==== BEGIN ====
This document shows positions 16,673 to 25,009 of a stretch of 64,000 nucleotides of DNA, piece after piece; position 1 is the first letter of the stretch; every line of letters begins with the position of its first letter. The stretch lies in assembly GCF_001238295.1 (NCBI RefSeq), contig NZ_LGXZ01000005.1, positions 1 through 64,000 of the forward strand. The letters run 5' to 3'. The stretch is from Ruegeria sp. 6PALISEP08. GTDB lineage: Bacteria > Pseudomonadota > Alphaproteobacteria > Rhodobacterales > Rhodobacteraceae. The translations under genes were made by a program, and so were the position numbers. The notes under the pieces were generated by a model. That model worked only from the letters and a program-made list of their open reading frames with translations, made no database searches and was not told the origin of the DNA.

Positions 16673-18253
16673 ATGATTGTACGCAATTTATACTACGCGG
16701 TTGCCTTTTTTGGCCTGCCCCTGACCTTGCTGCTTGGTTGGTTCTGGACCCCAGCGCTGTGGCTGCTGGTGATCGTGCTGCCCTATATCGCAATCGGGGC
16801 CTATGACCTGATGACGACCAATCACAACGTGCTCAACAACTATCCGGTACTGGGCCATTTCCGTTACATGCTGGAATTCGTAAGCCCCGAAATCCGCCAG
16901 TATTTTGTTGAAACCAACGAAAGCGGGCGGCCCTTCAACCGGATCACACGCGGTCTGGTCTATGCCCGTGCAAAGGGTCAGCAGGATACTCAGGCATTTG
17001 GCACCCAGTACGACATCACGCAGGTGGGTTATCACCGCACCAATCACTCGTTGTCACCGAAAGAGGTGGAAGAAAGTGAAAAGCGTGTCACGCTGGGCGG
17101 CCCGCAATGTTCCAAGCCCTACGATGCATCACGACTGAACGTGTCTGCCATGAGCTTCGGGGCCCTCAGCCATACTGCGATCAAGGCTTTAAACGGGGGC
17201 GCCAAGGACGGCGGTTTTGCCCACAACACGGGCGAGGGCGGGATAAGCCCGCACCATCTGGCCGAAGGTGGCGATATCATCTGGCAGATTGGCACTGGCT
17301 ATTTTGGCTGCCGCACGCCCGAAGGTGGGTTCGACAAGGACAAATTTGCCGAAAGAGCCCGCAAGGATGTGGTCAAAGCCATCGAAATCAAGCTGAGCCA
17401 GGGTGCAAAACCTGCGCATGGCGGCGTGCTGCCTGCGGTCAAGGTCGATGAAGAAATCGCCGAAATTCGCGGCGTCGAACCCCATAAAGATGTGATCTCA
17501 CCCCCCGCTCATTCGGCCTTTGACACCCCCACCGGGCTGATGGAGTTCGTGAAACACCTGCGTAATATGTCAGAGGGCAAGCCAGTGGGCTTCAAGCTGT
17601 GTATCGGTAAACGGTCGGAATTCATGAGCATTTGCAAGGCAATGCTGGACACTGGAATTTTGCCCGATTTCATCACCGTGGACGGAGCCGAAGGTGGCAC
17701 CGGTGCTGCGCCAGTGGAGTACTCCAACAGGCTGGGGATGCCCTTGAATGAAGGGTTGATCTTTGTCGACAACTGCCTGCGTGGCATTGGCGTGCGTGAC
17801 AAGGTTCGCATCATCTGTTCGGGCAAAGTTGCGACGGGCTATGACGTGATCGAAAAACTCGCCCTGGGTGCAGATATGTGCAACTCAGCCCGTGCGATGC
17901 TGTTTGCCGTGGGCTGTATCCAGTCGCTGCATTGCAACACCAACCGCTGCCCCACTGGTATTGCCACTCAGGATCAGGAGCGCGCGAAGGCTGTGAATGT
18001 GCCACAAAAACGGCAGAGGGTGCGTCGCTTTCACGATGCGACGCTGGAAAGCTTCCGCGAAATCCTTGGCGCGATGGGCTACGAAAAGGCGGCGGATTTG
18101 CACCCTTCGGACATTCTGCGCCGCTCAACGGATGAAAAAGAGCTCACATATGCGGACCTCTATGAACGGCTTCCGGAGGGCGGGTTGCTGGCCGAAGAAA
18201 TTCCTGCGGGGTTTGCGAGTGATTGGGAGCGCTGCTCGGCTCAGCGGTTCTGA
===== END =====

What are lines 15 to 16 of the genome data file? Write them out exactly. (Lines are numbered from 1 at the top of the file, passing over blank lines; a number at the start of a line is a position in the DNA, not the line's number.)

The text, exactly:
17801 AAGGTTCGCATCATCTGTTCGGGCAAAGTTGCGACGGGCTATGACGTGATCGAAAAACTCGCCCTGGGTGCAGATATGTGCAACTCAGCCCGTGCGATGC
17901 TGTTTGCCGTGGGCTGTATCCAGTCGCTGCATTGCAACACCAACCGCTGCCCCACTGGTATTGCCACTCAGGATCAGGAGCGCGCGAAGGCTGTGAATGT